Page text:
Telling someone that you’re a survivor can create a lot of stress, fear, and shame. It’s terrifying to tell someone; a survivor doesn’t want their partner to not want to try anything in fear that they would hurt them or re-traumatise them. It is much more complex than that. Communicating desires, boundaries and sharing your feelings about certain acts is essential for personal and collective healing. We are not telepathic, but each survivor has their own story and their own preferences and ways of having pleasure. Sex is a topic we often avoid having at a deeper level. We do the same sexual acts in quiet, in the same order, in the same settings, and it's over. When was the last time you intimately spoke about sex in ways which allowed you to share intimately?

For a survivor, speaking about sex unprovoked is also frightening. Encouraging words and phrases can avoid judgment and shows the survivor your support as well as create an environment of ease, respect, comfort, safety, and love.

So what can you say to ensure that you are communicating in ways to ensure ease, respect, comfortability, safety, and love?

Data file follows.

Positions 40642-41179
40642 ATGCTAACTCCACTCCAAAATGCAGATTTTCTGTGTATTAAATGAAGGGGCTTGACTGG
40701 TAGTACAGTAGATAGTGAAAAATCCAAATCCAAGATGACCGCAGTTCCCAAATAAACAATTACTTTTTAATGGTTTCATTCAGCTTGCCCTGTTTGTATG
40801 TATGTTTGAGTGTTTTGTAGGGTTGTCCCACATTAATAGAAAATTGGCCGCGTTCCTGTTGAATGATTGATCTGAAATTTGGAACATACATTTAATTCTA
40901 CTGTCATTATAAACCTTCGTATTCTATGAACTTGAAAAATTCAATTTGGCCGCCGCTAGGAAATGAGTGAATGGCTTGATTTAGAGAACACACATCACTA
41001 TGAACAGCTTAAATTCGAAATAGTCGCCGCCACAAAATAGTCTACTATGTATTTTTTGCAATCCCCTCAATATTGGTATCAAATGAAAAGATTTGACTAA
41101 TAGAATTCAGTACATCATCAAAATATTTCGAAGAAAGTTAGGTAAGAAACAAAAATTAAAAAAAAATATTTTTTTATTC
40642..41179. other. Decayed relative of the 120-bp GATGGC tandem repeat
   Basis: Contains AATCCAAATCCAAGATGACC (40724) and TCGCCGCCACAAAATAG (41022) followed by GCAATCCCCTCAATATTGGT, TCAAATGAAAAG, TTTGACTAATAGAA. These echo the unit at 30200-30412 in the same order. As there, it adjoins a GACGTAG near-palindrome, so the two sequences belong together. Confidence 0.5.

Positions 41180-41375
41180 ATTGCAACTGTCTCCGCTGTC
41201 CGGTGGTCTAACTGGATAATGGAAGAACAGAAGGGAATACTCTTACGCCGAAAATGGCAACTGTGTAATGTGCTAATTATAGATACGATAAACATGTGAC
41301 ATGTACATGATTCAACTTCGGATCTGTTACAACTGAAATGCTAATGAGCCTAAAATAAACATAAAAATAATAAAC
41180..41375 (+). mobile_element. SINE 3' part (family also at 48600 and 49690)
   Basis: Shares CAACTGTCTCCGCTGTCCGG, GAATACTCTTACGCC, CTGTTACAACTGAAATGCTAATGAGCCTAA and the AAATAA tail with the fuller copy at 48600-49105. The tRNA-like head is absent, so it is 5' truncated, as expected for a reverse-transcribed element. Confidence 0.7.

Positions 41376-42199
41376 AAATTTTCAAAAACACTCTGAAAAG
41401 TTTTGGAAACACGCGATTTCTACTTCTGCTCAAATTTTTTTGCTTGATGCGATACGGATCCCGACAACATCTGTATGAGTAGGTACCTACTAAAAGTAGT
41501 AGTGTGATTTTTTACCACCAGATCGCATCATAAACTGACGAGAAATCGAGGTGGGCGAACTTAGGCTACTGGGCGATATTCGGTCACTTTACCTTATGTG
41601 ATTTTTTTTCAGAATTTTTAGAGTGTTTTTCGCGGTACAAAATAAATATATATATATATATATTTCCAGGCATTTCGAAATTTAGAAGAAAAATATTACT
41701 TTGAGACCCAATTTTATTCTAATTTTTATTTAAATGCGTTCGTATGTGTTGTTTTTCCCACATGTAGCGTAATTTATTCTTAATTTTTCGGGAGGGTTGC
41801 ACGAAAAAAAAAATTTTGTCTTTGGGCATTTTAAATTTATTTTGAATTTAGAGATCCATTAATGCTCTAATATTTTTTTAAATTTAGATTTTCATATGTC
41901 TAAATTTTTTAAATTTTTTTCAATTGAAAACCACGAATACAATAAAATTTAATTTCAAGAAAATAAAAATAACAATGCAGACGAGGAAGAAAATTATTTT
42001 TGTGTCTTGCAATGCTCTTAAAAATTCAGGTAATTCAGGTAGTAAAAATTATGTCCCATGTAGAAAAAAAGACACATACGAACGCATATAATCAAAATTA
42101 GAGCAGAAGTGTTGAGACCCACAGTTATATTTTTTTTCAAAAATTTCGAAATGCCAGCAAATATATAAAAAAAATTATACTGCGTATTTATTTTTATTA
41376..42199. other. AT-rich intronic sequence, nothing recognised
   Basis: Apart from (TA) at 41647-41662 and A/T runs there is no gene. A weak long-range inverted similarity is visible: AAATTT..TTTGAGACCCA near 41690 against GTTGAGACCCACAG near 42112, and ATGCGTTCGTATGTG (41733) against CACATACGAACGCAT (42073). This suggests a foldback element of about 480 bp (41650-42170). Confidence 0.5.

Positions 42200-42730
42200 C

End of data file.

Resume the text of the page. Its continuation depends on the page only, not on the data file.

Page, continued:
“I’m sorry this happened”

Acknowledge that the experience has affected their life. Phrases like “This must be really tough for you,” and, “I’m so glad you are sharing this with me,” helps to communicate empathy. You did not do the act of sexual violence to the survivor so you are not apologizing to them as if you were the perpetrator. Rather, this sentence is respectful and an act of love as you are validating their experience as well as communicating that you HEAR them.

“I’m here, you are not alone”

Remind the survivor that you are there for them and willing to listen to their story. This is the case now and in the future. Disclosing details and sharing the whole story of their experience of sexual violence may be too much at this moment, they may not feel ready to share everything with you right away. Let them know that they can tell you as little or as much as they want to at whatever speed is best for them.